In a recent interview with Hooded Menace’s main menace, guitarist and bassist Lasse Pyykkö, he pointedly shied away from discussing not only the meaning of title of this, his band’s sixth album, but just how much the lyrical/thematic content of this record has shifted away from the Blind Dead series of horror films. He revealed that a mere one or two of the new album’s tracks concerns the reanimated Knights Templar monks. This, in stark contrast to the days when the zombified former holy men were an all-encompassing concern. Whether this apparent maneuver away from the eyeless menaces is the result of running the well dry or a greater, deliberate (or completely inadvertent) move is something to debate over a table full of beers. Overall, however, The Tritonus Bell makes the argument for a progressive shift forward an easy one.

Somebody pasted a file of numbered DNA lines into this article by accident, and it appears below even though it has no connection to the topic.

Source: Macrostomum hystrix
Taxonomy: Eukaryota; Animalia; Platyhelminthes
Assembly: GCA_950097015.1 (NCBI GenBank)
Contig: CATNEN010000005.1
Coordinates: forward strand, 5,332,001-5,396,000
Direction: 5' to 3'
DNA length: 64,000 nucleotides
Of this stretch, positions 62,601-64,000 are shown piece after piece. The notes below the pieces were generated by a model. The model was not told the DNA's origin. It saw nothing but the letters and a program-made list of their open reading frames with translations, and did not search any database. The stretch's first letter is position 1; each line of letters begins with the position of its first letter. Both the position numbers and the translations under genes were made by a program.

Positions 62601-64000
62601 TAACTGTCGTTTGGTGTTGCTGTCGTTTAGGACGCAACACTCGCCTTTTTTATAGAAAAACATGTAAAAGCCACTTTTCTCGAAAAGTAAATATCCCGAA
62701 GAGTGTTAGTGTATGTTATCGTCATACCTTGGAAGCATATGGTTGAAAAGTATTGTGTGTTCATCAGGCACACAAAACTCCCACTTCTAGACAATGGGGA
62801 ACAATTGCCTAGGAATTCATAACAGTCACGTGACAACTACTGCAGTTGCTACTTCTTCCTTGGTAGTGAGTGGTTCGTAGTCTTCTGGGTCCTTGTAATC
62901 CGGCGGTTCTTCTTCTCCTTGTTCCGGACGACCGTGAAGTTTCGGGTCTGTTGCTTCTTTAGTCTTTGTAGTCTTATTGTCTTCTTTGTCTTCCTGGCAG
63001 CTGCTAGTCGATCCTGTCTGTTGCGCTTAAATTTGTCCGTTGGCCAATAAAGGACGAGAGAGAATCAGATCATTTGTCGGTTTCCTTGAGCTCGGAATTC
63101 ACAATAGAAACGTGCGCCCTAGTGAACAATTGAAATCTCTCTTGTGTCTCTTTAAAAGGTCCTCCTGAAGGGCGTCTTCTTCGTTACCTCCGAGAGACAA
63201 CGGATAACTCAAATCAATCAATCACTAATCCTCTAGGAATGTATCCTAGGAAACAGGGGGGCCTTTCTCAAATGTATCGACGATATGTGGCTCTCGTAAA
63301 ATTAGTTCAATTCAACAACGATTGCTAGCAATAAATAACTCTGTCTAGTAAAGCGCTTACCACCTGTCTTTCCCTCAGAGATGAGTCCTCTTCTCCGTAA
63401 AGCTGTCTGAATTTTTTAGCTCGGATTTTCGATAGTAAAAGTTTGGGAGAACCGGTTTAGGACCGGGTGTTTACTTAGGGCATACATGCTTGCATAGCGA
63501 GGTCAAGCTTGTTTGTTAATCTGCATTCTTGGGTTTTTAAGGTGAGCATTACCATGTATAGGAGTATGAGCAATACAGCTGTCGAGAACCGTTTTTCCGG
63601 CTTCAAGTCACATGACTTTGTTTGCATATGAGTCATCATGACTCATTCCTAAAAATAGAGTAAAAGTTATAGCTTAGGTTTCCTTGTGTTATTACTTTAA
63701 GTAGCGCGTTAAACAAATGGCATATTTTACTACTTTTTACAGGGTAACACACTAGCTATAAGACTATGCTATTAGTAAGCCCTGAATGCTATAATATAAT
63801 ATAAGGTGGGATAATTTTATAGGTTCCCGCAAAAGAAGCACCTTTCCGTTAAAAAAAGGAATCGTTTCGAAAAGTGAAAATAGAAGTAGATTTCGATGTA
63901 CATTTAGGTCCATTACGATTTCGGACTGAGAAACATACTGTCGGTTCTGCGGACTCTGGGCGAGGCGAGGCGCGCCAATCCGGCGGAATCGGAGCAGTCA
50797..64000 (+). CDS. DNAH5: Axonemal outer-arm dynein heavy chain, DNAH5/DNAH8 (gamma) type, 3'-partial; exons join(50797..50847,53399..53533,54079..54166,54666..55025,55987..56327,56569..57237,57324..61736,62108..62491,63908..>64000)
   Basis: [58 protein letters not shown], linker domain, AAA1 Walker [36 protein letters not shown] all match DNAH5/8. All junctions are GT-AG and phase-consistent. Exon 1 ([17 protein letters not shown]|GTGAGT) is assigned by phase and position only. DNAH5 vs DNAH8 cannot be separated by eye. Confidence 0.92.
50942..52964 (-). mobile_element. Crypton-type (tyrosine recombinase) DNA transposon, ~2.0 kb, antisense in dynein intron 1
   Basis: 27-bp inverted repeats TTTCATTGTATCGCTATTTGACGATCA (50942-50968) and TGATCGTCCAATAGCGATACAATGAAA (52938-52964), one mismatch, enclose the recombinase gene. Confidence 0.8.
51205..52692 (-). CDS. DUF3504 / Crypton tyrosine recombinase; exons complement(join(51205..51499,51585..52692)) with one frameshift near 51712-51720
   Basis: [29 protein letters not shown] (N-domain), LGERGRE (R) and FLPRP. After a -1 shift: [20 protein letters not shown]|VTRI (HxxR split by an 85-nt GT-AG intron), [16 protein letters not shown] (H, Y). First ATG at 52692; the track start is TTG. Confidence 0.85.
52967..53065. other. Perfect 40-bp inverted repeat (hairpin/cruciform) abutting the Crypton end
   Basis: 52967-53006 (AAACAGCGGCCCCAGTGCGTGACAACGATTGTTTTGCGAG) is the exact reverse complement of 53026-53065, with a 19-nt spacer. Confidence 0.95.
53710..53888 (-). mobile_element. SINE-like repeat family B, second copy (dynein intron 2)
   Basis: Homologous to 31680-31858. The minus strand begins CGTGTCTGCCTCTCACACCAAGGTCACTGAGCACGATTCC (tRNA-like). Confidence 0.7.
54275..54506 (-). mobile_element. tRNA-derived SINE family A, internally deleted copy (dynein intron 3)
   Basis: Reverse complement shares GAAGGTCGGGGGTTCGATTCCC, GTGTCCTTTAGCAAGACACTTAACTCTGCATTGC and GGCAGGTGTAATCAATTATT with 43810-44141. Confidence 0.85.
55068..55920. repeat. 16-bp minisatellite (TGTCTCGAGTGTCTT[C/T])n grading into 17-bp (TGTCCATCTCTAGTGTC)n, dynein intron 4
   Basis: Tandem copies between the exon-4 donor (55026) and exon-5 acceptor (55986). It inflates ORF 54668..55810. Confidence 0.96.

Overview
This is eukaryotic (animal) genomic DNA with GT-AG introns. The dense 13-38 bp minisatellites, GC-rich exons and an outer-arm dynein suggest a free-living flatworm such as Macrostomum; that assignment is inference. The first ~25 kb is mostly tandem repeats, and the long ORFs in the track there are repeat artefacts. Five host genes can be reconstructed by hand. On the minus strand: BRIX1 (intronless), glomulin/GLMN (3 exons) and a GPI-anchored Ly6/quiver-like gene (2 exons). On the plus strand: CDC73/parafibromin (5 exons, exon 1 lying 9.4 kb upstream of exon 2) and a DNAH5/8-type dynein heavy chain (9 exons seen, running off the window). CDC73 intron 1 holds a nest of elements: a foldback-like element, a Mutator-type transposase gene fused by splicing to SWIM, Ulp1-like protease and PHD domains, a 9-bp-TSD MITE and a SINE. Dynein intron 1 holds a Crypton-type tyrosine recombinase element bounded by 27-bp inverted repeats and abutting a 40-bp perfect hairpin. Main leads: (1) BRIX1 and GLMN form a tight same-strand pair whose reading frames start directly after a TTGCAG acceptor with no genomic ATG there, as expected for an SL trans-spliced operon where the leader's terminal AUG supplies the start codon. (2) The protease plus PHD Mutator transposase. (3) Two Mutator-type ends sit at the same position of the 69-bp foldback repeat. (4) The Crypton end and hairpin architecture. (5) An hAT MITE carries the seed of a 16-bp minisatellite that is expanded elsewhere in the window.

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Although, we should point out that the use of the word progressive is a bit of a misnomer. That’s because The Tritonus Bell makes its expansion utilizing ‘80s metal as source material. On this newest album, the Finnish freaks heap conglomerate stacks of sound straight outta a pair of sock-stuffed spandex, drawing from the Sunset Strip and wherever Hanoi Rocks were popular as much as it does the mean streets of Copenhagen and the backrooms of British pubs.